Dr. Lago currently works as the Chief International Officer for Utah Valley University where he organizes and manages UVU’s global and intercultural academic initiatives. In this position, he works with numerous organizations, chambers of commerce, and global institutions as well as the Governor's Office of Economic Development of the State of Utah and the United Nations. In addition, he has served as President of the World Trade Association of Utah and currently serves as a Chairman for the Board of Directors for Utah Council for Citizen Diplomacy and University of Utah Graduate MIAGE program.
Jonathon Tichy was accredited as Honorary Consul of the Czech Republic by the State Department on March 30, 2009. Later, on May 10, 2010, he was formally installed in a ceremony at the Utah State Capitol. While in college, Mr. Tichy obtained his Bachelor’s and Master’s degrees in public policy with an emphasis in international trade and foreign policy. He also holds a law degree from BYU. Mr. Tichy currently serves as the president of Envoy Legal & Consulting International, a firm that focuses on international legal and governmental relations strategies, where he advises international businesses, non-profit organizations, churches, and government agencies. He also serves as an outside international legal and governmental relations advisor to the Church of Jesus Christ of Latter-day Saints.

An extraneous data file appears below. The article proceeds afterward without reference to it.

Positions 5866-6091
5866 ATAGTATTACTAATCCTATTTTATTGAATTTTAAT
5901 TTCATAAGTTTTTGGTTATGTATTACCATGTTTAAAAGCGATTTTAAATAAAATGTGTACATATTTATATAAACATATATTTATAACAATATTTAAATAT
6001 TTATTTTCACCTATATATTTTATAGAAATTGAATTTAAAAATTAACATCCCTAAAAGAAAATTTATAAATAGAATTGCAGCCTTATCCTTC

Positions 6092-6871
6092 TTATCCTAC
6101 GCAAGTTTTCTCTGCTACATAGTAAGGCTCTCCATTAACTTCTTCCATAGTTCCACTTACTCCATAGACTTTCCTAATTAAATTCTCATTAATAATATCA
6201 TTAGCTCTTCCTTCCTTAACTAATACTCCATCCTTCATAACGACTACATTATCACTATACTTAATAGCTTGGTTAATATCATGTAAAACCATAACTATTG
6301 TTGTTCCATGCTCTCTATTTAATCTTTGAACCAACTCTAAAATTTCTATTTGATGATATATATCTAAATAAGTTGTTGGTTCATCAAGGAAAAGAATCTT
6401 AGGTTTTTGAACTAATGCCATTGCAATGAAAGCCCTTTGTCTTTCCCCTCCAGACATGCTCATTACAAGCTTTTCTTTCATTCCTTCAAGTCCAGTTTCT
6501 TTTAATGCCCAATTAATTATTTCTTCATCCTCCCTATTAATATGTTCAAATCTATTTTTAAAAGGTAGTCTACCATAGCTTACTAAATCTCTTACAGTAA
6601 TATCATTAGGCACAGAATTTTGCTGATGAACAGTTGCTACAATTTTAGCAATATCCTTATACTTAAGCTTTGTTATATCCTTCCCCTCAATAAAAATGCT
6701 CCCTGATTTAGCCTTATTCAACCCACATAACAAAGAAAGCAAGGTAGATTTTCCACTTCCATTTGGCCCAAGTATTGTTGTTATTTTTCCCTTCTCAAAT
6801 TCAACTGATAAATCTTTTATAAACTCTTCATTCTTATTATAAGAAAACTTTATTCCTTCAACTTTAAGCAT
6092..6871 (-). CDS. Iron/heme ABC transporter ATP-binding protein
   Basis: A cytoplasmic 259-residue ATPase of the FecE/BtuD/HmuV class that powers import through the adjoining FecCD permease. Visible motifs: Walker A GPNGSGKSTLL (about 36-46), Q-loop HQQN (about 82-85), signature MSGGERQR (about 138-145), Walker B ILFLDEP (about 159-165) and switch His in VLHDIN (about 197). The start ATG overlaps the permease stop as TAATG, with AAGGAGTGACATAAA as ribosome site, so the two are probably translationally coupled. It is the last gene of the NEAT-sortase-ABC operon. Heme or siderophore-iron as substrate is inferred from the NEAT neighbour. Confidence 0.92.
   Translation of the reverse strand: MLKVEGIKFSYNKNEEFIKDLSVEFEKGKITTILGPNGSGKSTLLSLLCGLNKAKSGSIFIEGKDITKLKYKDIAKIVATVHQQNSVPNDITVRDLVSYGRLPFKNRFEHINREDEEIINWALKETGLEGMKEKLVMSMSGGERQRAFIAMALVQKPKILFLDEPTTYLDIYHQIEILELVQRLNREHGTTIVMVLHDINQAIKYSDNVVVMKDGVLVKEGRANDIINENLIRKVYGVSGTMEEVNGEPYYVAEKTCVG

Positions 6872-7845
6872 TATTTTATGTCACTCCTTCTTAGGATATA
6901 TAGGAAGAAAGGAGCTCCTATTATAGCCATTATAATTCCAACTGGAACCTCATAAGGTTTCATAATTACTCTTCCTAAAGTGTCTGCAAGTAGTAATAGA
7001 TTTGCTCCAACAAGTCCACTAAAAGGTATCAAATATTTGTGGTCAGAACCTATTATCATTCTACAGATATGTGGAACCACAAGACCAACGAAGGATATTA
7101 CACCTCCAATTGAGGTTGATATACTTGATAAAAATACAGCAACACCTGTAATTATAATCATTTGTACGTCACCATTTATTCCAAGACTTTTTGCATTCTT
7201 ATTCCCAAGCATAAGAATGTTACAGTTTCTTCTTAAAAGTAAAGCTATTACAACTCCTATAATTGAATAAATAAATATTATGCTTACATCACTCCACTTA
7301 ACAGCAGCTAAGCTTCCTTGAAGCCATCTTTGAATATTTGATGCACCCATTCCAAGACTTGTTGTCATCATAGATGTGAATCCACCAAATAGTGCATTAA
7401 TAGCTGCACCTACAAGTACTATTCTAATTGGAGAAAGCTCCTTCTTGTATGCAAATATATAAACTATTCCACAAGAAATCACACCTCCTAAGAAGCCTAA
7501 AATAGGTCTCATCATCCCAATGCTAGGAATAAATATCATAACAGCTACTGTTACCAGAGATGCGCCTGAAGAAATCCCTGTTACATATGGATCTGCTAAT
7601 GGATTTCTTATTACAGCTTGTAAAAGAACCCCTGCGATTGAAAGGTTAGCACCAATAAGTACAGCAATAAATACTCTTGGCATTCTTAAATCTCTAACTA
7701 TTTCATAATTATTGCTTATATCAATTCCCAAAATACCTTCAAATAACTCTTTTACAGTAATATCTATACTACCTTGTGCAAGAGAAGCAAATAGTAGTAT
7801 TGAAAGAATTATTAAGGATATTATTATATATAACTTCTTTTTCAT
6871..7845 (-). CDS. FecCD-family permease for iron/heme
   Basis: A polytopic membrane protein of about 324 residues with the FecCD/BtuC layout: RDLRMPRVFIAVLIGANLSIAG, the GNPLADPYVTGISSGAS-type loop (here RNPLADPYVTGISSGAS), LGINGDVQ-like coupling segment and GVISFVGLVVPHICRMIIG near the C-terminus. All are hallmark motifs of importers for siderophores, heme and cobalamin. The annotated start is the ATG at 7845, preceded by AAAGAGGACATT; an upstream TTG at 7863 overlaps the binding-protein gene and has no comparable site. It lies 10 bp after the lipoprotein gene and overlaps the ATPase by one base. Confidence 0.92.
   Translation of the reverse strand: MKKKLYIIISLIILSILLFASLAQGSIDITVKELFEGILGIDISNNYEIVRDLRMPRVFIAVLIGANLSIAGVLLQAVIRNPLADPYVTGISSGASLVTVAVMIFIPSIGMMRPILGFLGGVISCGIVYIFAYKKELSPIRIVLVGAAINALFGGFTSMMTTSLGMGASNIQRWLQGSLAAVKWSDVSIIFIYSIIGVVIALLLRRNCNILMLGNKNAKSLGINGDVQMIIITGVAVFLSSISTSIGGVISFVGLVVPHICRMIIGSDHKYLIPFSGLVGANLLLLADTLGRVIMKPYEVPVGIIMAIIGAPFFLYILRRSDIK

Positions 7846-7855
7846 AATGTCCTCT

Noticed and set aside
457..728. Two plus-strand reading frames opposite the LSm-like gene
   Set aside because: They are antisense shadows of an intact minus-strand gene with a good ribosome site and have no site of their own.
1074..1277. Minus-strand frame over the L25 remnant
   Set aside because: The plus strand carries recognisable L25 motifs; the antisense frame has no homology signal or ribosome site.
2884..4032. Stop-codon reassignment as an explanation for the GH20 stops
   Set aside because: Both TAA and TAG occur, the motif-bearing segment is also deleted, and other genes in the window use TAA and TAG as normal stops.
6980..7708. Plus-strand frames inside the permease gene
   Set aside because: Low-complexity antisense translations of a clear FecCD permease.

In the late 1990s, Mr. Tichy worked at the U.S. Embassy in Prague after receiving a special diplomatic appointment by President Bill Clinton and Secretary of State Madeleine Albright. He was awarded the State Department’s prestigious Meritorious Honor Medal for his work there. Mr. Tichy also served as the Chief of Staff to an Assistant Secretary of State and Ambassador and was a Fascell Fellow at the Bureau of European and Eurasian Affairs in Washington, DC. He served several years as Executive Vice-president of the board of the Utah Council for Citizen Diplomacy and is currently on the boards of the Salt Lake Film Society, the Wallace Toronto Foundation, and the Czech & Slovak School of Utah.